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Meyer v. State

July 26, 2006


The opinion of the court was delivered by: Linares, District Judge


This matter is before the Court on pro se petitioner Robert J. Meyer's petition for habeas corpus relief under 28 U.S.C. § 2254. For the reasons stated below, the petition will be denied.


A. Statement of Facts

The facts of this case were recounted below and this Court, affording the state court's factual determinations the appropriate deference, see 28 U.S.C. § 2254(e)(1), will simply reproduce the Appellate Division's factual recitation, as set forth in its July 6, 2004 per curiam Opinion on petitioner's direct appeal from the July 30, 2002 order continuing his commitment under the Sexually Violent Predator Act ("SVPA"), N.J.S.A. 30:4-27.24 to 30:4-27.38:

R.J.M.'s history as demonstrated through testimony and other evidence at the commitment hearing was as follows. On September 4, 1989, he was arrested, and on October 11, 1989, charged with one count of aggravated sexual assault, two counts of sexual assault, and two counts of endangering the welfare of a child. The charges arose from appellant's sexual assaults of a two-and-one-half-year-old girl and her one-year-old brother.

Appellant had been staying with the children's father at a motel in Somers Point for one month. The father cared for the children on the weekends that he was not working. On September 3, 1989, his car had broken down and had to be towed, but the tow truck driver would not allow the children in the truck. The father left them with the appellant for approximately two-and-one-half hours. When he returned, he found blood on his daughter's panties when he took her to the bathroom. She said that appellant had hurt her. The father took the girl to the hospital the next day. Appellant was arrested and admitted to digitally penetrating the girl while masturbating. He told police that he also had fondled the boy.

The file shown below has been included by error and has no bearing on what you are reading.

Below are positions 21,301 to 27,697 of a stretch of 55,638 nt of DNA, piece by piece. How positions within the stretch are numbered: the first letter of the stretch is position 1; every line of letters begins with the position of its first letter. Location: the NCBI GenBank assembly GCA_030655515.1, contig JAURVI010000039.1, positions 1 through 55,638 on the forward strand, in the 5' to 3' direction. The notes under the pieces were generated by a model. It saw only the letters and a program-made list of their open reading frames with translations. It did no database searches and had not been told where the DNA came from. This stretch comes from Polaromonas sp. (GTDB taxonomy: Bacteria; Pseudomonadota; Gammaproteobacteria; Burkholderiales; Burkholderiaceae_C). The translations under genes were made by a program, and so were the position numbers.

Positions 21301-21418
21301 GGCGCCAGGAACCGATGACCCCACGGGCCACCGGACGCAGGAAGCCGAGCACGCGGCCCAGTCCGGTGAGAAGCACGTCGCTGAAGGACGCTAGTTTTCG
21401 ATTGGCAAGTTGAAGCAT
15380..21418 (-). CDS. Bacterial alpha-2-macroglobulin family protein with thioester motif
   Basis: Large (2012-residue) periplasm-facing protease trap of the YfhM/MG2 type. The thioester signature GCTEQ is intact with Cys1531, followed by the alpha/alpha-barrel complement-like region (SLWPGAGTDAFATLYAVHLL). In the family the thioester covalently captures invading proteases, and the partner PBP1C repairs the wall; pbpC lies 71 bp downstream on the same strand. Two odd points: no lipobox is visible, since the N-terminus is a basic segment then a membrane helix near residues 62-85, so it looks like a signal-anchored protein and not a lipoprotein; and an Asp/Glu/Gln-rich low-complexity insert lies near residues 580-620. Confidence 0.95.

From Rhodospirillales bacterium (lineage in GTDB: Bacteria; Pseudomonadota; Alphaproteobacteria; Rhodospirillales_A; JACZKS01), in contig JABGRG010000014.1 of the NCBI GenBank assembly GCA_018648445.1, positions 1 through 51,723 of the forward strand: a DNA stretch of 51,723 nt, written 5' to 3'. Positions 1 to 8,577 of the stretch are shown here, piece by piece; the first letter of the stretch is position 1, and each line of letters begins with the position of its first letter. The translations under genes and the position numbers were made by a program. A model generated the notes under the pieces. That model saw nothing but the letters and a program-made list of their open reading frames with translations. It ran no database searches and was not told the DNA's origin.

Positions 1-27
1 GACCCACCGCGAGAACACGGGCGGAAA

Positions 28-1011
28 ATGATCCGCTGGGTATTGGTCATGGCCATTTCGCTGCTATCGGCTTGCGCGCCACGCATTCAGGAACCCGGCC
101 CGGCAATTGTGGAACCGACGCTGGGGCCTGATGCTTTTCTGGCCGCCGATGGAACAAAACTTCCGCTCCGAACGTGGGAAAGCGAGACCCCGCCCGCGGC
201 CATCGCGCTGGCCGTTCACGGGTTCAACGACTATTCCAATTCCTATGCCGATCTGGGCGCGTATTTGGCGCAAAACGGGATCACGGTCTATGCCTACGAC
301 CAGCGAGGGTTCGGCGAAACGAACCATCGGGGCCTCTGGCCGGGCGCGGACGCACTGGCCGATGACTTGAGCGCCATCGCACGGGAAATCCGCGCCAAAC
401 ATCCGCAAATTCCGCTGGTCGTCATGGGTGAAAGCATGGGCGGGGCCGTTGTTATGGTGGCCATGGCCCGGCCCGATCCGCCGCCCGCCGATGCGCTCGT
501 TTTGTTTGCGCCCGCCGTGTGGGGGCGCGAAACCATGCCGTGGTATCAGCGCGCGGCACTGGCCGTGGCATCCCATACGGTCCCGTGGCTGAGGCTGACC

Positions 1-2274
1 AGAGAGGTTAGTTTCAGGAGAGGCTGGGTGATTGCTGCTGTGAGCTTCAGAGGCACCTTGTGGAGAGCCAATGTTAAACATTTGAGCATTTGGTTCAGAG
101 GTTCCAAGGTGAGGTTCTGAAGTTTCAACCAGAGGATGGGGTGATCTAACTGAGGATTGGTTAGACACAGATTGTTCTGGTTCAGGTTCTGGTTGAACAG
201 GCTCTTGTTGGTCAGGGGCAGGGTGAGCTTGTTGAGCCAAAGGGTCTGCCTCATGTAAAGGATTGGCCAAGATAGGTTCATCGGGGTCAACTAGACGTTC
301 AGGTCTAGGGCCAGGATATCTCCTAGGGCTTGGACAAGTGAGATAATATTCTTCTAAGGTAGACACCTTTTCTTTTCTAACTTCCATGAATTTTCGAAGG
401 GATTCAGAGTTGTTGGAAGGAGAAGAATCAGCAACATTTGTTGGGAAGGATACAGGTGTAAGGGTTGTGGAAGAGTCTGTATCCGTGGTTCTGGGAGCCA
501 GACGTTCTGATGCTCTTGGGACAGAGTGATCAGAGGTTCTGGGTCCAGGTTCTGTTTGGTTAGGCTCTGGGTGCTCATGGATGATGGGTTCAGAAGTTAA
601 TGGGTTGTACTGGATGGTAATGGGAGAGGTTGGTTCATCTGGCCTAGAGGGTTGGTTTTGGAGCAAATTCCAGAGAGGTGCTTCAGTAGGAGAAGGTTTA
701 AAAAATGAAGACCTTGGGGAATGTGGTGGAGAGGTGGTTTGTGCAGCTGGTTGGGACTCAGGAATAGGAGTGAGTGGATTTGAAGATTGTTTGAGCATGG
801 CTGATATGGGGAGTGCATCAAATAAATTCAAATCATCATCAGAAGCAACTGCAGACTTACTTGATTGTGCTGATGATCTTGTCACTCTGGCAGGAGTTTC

Appellant pled guilty to one count of aggravated sexual assault and was sentenced to sixteen years at Avenel, with a six-year parole disqualifier.

Appellant had also been convicted in 1981 as a twelve-year-old juvenile offender because he had molested his three-year-old niece over a three year period. In 1984 he was convicted of taking indecent liberties with a six-year-old boy and sentenced to three years incarceration in North Carolina. His next offense was the 1989 incident in New Jersey. Appellant admitted, however, to approximately sixty victims, male and female, ranging in age from one to fifteen years old.